The Australian Competition and Consumer Commission has accepted a court-enforceable undertaking from Aurora Energy and the Tasmanian government in relation to the acquisition of the Tamar Valley Power Station Project and other related assets by Aurora Energy.
The Tasmanian government is set to acquire the Tamar Valley Generation Assets from Babcock and Brown Power today. The government then intends to transfer those assets to Aurora Energy, the government-owned electricity retailer.
The undertaking requires the parties to hold the assets separate for an interim period, so that the ACCC is able to conduct a full competition assessment of the proposal.
"The commercial timing pressures on the parties meant that the ACCC was left with very little time to assess the acquisition," ACCC Chairman, Mr Graeme Samuel, said today.
"However, the Tamar Valley Power Station is not yet operational. In this case a 'hold-separate' undertaking that operates for an interim period protects competition while the ACCC conducts a comprehensive public assessment of the acquisition.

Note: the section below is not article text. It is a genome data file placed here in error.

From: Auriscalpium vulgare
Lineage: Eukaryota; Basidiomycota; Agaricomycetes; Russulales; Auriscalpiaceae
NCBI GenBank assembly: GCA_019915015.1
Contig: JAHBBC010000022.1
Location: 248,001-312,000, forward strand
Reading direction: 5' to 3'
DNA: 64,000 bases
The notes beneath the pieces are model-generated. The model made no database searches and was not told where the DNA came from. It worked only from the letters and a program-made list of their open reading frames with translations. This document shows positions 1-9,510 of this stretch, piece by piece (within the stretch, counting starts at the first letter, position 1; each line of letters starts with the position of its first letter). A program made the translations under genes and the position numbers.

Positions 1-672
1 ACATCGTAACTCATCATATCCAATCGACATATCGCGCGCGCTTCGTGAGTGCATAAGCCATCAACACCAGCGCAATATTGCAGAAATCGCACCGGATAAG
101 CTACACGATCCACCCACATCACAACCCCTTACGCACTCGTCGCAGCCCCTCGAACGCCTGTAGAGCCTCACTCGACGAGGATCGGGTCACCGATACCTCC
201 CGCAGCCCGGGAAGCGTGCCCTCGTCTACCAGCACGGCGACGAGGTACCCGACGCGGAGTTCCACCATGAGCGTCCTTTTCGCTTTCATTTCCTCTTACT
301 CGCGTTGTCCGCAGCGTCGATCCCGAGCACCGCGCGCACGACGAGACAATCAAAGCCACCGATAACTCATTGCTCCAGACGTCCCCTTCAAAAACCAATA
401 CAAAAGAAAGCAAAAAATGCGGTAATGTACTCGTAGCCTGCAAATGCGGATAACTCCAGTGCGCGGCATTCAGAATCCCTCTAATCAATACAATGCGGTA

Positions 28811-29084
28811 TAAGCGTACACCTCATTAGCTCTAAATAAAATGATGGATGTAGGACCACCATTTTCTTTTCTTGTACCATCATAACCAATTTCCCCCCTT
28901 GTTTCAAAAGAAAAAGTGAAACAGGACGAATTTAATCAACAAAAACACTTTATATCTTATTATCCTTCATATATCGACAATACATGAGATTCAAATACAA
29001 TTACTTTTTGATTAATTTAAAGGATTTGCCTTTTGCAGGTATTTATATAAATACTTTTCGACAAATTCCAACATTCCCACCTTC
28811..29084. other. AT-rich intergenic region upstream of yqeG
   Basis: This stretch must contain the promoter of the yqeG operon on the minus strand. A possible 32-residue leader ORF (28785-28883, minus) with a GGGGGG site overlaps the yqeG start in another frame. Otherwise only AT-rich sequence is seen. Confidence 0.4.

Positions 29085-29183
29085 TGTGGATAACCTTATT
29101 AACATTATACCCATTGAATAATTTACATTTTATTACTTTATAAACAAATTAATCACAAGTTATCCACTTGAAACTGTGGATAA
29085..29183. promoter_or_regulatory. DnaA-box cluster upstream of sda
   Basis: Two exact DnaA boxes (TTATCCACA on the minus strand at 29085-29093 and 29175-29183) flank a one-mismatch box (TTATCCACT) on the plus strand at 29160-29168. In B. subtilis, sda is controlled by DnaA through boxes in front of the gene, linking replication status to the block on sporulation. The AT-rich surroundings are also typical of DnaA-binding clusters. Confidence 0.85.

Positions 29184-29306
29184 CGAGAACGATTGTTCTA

"This is a very different situation to a normal merger or acquisition because the Tamar Valley Power Station Project is under construction and is still some time away from being competitive. Furthermore, Aurora Energy, at the direction of the Tasmanian Government, has a strong incentive in the short term to maintain the assets and complete the project in order to maintain security of electricity supply in Tasmania.
"Once the ACCC has completed an assessment of the acquisition, involving comprehensive market inquiries, the ACCC will decide whether or not to oppose the acquisition," Mr Samuel said. "If the ACCC opposes the acquisition, it may seek divestiture orders from the Federal Court."
The undertaking is available on the ACCC's website, www.accc.gov.au, under Public registers.